90 Years with the Illinois Association of Park Districts
Let's begin the Celebration!
The year 1928 was monumental. Charles Lindbergh was presented the Congressional Medal of Honor for his first trans-Atlantic flight, and Alexander Flemming discovered Penicillin. It is fitting that 1928 was also the year that the Olympic Torch was lit for the very first time, for this was the same year an entrepreneurial gentleman named A.D. McLarty changed the history of Illinois parks, recreation and conservation by igniting something as well.
McLarty, Secretary of the Illinois Municipal League, used a letter writing campaign to spark interest in creating a statewide association for park officials. His idea spread like wildfire, and the Illinois Association of Park Districts was established.
Ninety years later, we pay homage to the hundreds of thousands of board members, professionals, staff and volunteers who have carried the torch that was kindled nine decades ago for Illinois parks, recreation and conservation. IAPD was created with the goal to make citizen board members and professional staff of Illinois park districts, forest preserves, conservation, recreation and special recreation agencies the very best in the nation. When we look around the state at those who have dedicated years of their lives to the mission of IAPD and to making Illinois a better place, we know that not only did we achieve this goal, but we exceeded it far beyond our founders' wildest dreams!
A.D. McLarty, Organizer, IAPD, 1928
"I hope Illinois park commissioners will guard well their heritage. You are elected by and responsible to the citizens of your community."
— Marjorie M. Dickinson
Marjorie M. Dickinson served the Illinois Association of Park Districts in an array of capacities from 1928 until 1966 including secretary, assistant director, executive director and executive director emeritus.
Born in Griggsville, Illinois, Marjorie earned a B.S. degree in accounting and business administration from the University of Illinois. It is there she became associated with A.D. McLarty, who introduced her to the activities of the Illinois Municipal League, Illinois Association of School Boards and Illinois Association of Park Districts. Marjorie spent several evenings a week answering IAPD mail, writing membership letters, creating announcements for meetings, and drafting copy for the Illinois Park Board Bulletin. In 1953, she became the full-time IAPD executive director and editor of Illinois Parks.
Her greatest thrill was when the legislature passed the Park Codification Bill in 1951, incorporating into one code the laws affecting the organization and administration of park districts – laws that had been scattered throughout the statutes. Illinois was the only state to have passed such legislation.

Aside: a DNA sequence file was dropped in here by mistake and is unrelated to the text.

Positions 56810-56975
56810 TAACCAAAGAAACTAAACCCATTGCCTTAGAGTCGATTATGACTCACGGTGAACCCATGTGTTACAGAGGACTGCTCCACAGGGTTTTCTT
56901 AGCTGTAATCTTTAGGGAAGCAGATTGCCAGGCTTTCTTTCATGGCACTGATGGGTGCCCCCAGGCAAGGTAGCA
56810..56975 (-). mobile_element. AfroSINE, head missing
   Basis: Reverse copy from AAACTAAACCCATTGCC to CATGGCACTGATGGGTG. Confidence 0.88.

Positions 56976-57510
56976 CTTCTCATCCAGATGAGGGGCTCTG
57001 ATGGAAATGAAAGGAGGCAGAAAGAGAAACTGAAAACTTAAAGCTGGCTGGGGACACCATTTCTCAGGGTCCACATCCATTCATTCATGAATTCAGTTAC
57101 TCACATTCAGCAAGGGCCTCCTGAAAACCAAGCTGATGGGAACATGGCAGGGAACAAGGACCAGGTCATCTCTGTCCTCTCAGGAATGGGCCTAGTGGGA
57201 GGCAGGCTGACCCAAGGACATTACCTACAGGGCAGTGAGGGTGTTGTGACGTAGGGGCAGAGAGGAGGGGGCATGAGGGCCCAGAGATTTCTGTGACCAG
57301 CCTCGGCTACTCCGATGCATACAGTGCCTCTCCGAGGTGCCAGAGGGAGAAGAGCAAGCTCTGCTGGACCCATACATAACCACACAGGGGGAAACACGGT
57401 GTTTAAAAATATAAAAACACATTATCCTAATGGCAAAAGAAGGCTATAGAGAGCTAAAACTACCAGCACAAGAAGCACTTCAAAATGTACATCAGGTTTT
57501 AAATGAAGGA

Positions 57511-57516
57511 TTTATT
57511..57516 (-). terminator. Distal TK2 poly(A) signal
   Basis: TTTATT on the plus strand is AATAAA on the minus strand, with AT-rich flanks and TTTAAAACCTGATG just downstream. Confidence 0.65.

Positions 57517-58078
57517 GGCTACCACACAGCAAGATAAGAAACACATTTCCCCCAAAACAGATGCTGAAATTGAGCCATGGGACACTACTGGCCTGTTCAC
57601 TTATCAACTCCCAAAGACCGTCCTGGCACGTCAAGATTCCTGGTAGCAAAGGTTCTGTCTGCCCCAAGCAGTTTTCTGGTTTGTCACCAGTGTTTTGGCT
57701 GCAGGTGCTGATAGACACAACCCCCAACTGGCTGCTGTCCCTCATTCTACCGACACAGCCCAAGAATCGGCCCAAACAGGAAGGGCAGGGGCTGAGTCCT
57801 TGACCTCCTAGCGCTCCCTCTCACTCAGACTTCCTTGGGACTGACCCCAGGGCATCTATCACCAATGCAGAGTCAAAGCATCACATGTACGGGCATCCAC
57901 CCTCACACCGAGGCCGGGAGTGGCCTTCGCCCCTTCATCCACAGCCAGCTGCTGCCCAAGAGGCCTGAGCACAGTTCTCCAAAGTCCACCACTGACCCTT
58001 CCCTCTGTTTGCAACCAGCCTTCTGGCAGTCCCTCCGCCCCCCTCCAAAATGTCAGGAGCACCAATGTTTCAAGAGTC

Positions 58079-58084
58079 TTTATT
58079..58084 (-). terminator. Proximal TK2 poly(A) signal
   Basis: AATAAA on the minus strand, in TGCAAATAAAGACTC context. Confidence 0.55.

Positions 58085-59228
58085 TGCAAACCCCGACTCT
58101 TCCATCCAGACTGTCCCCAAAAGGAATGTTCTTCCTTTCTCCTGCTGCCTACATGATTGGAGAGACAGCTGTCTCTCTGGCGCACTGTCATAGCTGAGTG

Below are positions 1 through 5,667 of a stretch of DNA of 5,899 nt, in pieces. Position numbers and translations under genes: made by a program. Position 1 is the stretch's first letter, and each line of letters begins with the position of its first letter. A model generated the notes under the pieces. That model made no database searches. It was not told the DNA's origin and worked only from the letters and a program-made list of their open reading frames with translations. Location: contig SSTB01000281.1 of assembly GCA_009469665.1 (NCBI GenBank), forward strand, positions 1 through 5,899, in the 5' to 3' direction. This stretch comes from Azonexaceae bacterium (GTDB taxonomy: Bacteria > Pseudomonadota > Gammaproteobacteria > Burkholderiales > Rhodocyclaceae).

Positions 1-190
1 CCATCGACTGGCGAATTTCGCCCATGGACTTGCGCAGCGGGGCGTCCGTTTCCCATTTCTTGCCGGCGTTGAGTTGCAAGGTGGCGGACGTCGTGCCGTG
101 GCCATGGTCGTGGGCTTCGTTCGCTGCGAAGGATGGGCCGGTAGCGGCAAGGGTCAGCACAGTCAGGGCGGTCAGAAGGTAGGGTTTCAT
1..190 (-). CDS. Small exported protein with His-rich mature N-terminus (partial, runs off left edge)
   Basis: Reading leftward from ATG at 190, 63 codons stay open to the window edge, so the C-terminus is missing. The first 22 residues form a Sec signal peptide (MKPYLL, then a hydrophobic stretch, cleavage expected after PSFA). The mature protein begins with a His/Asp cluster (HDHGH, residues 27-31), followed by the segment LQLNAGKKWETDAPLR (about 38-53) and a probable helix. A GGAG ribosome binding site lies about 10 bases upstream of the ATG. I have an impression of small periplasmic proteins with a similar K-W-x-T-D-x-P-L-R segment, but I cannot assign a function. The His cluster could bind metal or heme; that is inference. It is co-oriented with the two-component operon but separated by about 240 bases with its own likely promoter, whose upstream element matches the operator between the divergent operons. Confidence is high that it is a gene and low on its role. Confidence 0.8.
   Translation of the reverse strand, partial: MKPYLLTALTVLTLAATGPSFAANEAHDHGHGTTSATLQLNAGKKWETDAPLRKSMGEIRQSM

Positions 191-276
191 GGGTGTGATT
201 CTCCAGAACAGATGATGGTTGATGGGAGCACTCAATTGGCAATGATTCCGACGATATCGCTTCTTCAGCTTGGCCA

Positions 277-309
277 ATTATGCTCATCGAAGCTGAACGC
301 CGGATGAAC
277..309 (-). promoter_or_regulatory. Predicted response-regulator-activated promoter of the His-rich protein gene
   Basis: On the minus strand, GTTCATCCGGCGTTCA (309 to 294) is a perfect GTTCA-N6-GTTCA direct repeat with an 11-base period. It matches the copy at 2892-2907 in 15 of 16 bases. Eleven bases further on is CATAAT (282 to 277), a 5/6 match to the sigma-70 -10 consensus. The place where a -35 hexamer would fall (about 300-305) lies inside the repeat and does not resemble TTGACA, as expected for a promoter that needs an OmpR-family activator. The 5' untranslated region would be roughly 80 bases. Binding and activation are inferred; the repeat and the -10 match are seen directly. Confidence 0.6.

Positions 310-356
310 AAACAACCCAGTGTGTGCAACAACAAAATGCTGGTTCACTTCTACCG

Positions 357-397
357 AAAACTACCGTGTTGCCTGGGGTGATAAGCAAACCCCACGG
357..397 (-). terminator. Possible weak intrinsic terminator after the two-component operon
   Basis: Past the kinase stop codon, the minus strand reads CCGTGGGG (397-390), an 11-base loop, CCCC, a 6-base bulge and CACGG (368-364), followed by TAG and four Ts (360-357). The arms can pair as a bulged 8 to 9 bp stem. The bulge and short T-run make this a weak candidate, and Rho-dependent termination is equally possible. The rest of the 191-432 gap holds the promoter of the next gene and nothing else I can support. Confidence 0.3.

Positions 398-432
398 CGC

From 1928 to 1930, the association functioned, on a part-time basis, as a division of the Illinois Municipal League. Mr. McLarty, organizer of the IAPD, served as executive of the Illinois Municipal League, the Illinois Association of Park Districts and the Illinois Association of School Boards. The IAPD shared headquarters during that time with the other two organizations. The headquarters of all three organizations were moved to Springfield in November 1933, from the basement of the Urbana Public Library to the basement of the Illinois Casualty Building, 5th and Capitol. From July 1, 1943, following Mr. McLarty's resignation, to October 1st, 1944, the Association headquartered in the office of the Springfield Park District, courtesy of Dr. C.W. Milligan, then president of the Springfield Board. Since then headquarters have included the Hagler Building, 4th and Capitol; the Ferguson Building, 522 East Monroe; the First National Bank Building; 300 East Monroe Street; 217 East Monroe and now, 211 East Monroe Street.
Lawrence Hoff served as legal consultant and legislative representative of the IAPD for nearly 10 years and was appointed acting executive director of the association in 1943, when A.D. McLarty resigned for active war duty.
He was a trustee of the Springfield Pleasure Driveway and Park District for 16 years and served as secretary and member of the Illinois Park Codification Commission (IPCC). He steadily worked to encourage appointing park district attorneys to serve on the IPCC, and his legal/legislative guidance and vision helped to create the bill eventually signed as the Park Law Codification Bill in 1951 by Governor Adlai Stevenson.
Hoff made an outstanding and long-to-be-remembered contribution to the park and recreation movement in Illinois.